It wasn’t.  As Jake drove his Mustang up the coast, he snuck a glance at Sam.  She wore dark sunglasses and her blonde hair was blowing in the wind.  She was laughing.  At what?  Jake had no idea.  He would say she was all teeth, but there were none left.  He’d say she looked like Marilyn Monroe in “Some Like it Hot,” but Marilyn had two arms and two legs.  Samantha had one of each.  And Jake, after all Sam had asked him to do and all he’d done — still thought she was the most beautiful thing he’d ever seen.  He still wanted her.  Not a minute went by that he didn’t wonder how sick he was, if he needed psychiatric help, if he should be tossed into a padded cell.  But not a second went by that he wasn’t reminded of how deeply he loved Samantha.

Of course, if things didn’t go well at the B&B, it would be over.  Not just their relationship, but possibly Samantha herself.  Sam wanted Jake to take her to the edge of death, then bring her back at the last possible moment.  She’d told him in so many words (and as well as she could without any teeth) that if he chickened out, that would be it.  She would leave him.  Jake imagined her hopping away from him on one leg and flipping him off with her one middle finger.  Jake’s heart would implode.

“You’re not thinking of turning the car around, are you, Jake?”

Jake swallowed.  “I’m nervous is all.  Terrified actually.  But there’s nothing I wouldn’t do to make you happy.  I can’t lose you, I can’t.”

Sam kissed Jake on the cheek.  “I know,” she said, before reaching for the zipper on his jeans (thankfully it was her right arm he’d cut off; her left was perfectly capable).  And it was at that very moment that a police siren startled them both.

“Shit.”  Jake watched the patrol car getting closer.  “Shit, shit, shit.”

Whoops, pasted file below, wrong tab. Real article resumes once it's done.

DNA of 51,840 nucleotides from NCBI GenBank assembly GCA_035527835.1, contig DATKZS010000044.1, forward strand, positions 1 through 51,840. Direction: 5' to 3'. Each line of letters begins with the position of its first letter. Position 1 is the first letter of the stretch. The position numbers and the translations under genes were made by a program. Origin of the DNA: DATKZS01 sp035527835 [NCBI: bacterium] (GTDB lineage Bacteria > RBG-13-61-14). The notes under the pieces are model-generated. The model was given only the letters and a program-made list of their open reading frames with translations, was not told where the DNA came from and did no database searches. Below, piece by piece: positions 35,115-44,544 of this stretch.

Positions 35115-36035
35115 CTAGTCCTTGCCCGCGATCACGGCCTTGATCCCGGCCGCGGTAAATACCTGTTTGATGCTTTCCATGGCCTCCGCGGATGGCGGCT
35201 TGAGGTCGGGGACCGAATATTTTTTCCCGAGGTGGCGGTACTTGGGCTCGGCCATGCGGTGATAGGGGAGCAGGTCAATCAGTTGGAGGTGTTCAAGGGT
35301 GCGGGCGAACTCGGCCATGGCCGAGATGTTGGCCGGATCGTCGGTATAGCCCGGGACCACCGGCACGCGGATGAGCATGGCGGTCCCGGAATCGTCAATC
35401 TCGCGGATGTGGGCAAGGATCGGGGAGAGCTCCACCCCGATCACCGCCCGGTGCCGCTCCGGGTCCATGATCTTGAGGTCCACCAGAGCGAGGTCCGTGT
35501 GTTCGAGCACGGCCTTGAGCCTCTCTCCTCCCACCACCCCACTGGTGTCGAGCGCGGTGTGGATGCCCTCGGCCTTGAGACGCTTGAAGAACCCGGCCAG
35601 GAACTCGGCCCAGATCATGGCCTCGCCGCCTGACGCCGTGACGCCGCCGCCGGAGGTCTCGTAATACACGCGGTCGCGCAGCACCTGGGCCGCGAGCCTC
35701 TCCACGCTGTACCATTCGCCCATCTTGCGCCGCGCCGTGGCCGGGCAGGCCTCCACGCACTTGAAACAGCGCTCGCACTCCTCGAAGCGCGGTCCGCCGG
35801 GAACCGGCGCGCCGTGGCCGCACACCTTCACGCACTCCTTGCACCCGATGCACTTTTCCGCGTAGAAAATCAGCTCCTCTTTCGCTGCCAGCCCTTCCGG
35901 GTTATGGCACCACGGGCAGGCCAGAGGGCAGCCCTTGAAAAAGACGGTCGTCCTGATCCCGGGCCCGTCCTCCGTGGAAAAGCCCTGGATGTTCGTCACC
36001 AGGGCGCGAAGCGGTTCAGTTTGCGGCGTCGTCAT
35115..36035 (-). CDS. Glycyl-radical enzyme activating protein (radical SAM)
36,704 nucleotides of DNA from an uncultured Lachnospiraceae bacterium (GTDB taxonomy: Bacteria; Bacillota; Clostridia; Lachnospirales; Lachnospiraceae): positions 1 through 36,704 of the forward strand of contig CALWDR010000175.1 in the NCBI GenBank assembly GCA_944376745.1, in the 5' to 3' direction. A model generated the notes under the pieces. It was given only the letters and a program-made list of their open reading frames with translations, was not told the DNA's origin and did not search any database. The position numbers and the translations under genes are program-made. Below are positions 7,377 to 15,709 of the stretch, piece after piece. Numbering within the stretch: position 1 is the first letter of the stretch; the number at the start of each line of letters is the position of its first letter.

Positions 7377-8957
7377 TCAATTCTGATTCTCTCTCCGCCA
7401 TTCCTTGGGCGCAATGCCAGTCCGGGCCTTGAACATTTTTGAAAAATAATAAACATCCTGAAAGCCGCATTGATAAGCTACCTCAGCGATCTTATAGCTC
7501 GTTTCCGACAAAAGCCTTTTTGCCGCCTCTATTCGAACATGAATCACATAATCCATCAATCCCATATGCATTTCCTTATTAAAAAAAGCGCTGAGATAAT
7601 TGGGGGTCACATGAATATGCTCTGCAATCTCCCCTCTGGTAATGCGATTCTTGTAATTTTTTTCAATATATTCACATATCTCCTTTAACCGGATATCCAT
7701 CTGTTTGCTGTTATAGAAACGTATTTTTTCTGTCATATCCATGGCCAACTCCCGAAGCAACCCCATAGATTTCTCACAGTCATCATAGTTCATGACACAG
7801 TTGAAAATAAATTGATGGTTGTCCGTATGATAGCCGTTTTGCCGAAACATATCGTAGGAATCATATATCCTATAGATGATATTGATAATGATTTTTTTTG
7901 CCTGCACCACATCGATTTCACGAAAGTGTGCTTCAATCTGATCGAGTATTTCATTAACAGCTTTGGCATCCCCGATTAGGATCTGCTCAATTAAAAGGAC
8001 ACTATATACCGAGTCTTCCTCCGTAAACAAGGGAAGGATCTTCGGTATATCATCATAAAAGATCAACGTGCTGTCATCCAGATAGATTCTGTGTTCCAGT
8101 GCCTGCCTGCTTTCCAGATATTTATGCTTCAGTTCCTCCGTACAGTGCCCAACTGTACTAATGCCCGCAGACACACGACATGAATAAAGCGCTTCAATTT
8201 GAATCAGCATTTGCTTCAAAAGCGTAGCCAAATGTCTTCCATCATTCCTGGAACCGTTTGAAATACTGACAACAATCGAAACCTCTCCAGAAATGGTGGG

“Sweetie, relax.  Pull over, keep your hands on the wheel, and act normal.”

“Normal?  What about you?”

“You think he’s never seen a cripple before?  If anything, you’ll get off with a warning.”

“You have fresh cuts on your face!”

“Tell him I fell.  I’m clumsy on one leg.  Now pull over before he calls for backup and we end up on the local news.”

Jake carefully crossed to the shoulder and stopped his car.  He turned it off, rolled down his window, and kept his hands firmly on the steering wheel.  The officer took an excruciating amount of time to approach the Mustang, and sweat began to moisten Jake’s forehead.

The officer leaned close to Jake’s window.  “Sir, do you know why I pulled you over?”

“I was doing 80 in a 65, I know,” Jake spat.  “But everyone was doing it, officer, everyone.”

The policeman leaned closer.  He looked Samantha up and down.  “What the hell happened to her?”

“She told me to do it!” Jake screamed.  “She made me do everything!  I was coerced!  Please, you have to believe me, I didn’t want to, but I had no choice!”

The officer stared back at Jake.  “She made you take the carpool lane?”

“Wh — what?”

“The doll.  The dime-store mannequin with one leg.  You blaming her?”

Jake looked at Sam.  She smiled and shrugged.

The officer chuckled as he wrote up a citation.  “Wait’ll the guys hear about this.  Here you go, champ.  Occupancy violation.  I guess that’s got two meanings in your case.”

The officer laughed his way back to his car.

“You had no choice, huh?  You were coerced?”  said Sam.  “I made you do it?”

“I’m sorry.  I panicked.  I thought I was going to — ”

“Jail?  For what?  The most they can get you for is shoplifting from a fucking Sears.”  Sam sat back and shook her head.  “When we get to the B&B, sneak me in the back.  When we leave, we can go out the front door together.”

“How?”  I don’t want anyone gawking at you.  Laughing at you.  You saw how he –”

“By the time this weekend’s over, I’ll be small enough to fit in your suitcase.”

Sam grinned as she opened Jake’s pants and pulled out his cock.

It was amazing how her stroke felt so much like his own.

 

Amiel Rossin

Banner Image: Pixabay.com

5 thoughts on “Jakantha by Amiel Rossin

  1. This gives credence to what I’ve always thought goes on in the carpool lane. I find this well done and funny in an extremely creepy sort of way. The way I look at it, if people weren’t mostly mentally, um, unique, there’d be little to write about.
    L.A.

    Like

  2. The first play I ever wrote was about a psychiatrist in love with a beautiful mannequin he stole from a shop window. My psychiatrist would have understood Jake and perhaps helped him. Anyway, this is one hellova read. Best wishes, June

    Like